Windows 10 Mobile is for existing business customers, not for new customers. This one was interesting. At one point, one of the presenters said of the future, “our desire in this space is that Windows Mobile remain the safest, most manageable, most deployable solution for organizations that are already Microsoft customers. You will see that in the next year, and in the years after that.” That’s extremely limited, from an aspiration/goal standpoint. The question, by the way, was what success looked like for Windows phones.

Imagine having to present about this topic in front of a room full of Windows phone fans. Naturally, the questions in the Q&A session got increasingly testy, as if the people on stage were responsible for Microsoft shipping apps for iPhone and Android, or for the lack of a Snapchat app. Kudos for the calm responses they gave. I imagine they live under a lot of pressure day-to-day as it is.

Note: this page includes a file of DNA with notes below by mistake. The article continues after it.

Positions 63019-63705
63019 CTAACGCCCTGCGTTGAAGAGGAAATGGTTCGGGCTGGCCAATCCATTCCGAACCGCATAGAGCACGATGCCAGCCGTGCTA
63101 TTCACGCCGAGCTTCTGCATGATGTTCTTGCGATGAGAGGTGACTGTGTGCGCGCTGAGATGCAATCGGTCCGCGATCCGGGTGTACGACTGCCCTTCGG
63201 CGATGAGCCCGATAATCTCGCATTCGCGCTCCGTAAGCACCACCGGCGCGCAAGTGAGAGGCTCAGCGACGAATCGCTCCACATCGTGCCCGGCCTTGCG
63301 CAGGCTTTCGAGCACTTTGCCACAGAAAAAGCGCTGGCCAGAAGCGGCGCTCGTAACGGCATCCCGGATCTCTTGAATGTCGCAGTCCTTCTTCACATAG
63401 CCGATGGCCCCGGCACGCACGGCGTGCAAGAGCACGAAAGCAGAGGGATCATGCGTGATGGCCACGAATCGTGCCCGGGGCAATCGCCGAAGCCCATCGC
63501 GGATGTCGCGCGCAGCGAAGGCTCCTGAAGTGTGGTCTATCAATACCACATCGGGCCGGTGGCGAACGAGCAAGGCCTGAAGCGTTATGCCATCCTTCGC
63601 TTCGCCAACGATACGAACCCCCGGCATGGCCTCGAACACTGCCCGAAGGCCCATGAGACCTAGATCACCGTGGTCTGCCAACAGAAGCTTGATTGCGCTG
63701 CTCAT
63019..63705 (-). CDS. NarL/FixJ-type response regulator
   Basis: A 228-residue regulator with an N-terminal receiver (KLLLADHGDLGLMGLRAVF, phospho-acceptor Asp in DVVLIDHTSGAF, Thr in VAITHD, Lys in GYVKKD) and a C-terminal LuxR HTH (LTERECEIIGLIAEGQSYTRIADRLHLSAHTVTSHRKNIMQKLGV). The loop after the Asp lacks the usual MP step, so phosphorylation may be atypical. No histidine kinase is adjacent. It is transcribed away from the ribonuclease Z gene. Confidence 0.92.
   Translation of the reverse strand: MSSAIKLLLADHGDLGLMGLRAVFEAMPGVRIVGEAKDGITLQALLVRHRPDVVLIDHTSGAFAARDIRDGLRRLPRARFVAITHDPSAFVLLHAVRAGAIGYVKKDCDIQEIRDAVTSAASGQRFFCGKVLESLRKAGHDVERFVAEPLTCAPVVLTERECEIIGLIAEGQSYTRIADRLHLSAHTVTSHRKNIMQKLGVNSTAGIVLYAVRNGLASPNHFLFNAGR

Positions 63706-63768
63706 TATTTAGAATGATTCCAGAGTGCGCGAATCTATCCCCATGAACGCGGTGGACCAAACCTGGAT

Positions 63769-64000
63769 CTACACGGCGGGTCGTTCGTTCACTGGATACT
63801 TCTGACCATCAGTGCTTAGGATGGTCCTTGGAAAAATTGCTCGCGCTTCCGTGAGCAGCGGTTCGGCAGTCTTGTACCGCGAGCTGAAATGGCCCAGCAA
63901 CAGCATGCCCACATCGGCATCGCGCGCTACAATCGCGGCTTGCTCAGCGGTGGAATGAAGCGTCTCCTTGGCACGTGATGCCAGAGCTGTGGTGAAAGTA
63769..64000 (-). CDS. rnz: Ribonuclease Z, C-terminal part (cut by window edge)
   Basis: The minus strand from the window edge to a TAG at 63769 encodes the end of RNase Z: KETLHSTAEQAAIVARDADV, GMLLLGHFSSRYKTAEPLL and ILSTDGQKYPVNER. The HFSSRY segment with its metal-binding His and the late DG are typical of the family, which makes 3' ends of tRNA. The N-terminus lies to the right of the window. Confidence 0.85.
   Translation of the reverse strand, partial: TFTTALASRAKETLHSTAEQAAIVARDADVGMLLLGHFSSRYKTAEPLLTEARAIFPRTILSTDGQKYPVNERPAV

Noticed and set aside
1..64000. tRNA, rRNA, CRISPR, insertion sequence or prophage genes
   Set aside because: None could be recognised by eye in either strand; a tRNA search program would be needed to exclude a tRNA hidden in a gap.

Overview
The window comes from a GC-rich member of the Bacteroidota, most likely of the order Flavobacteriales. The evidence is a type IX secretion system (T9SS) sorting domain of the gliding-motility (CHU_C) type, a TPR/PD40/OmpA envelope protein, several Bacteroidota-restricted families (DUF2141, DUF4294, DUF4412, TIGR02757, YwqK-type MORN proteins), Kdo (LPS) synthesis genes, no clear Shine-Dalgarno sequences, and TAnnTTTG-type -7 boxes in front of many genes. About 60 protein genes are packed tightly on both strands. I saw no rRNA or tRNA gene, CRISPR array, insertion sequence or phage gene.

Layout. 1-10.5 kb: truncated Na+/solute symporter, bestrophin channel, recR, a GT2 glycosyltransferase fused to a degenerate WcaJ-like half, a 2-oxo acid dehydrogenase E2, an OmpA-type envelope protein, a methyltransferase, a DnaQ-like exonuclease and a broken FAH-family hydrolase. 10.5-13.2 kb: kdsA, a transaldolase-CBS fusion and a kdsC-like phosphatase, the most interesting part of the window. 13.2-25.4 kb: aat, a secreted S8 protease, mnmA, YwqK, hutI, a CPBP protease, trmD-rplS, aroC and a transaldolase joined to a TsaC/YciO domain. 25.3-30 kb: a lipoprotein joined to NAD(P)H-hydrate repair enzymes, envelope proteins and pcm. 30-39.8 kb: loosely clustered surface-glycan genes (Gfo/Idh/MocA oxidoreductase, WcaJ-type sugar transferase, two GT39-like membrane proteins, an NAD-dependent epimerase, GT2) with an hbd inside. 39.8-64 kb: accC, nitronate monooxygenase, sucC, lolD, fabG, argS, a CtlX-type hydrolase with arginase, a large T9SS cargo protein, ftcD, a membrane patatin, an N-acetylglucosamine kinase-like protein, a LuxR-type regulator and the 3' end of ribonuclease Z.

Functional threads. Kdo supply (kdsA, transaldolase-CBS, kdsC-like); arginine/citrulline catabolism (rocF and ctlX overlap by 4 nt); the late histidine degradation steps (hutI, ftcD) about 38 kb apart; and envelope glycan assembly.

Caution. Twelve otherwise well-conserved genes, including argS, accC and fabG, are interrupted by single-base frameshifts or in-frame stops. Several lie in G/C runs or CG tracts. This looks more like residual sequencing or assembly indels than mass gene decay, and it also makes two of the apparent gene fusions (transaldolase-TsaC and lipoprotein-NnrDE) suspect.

Microsoft is “still committed” to Windows 10 Mobile. Acknowledging that Microsoft has “refocused” its in-house mobile efforts, the presenters said that Microsoft was still very much committed to Windows 10 Mobile, which is part of the Windows 10 family of solutions. He also noted that its phone partners were “enterprise-focused,” which is a way of saying “not consumer focused.”

Microsoft will still make Window phone(s) of its own. The presenters dragged out that May 2016 quote from Terry Myerson, in which he said that Microsoft and its partners would continue to make Windows phones, and said it was still true. This is certain to renew excitement in a Surface phone. But it shouldn’t. Nothing has changed, and Surface phone can’t cure this platform’s issues.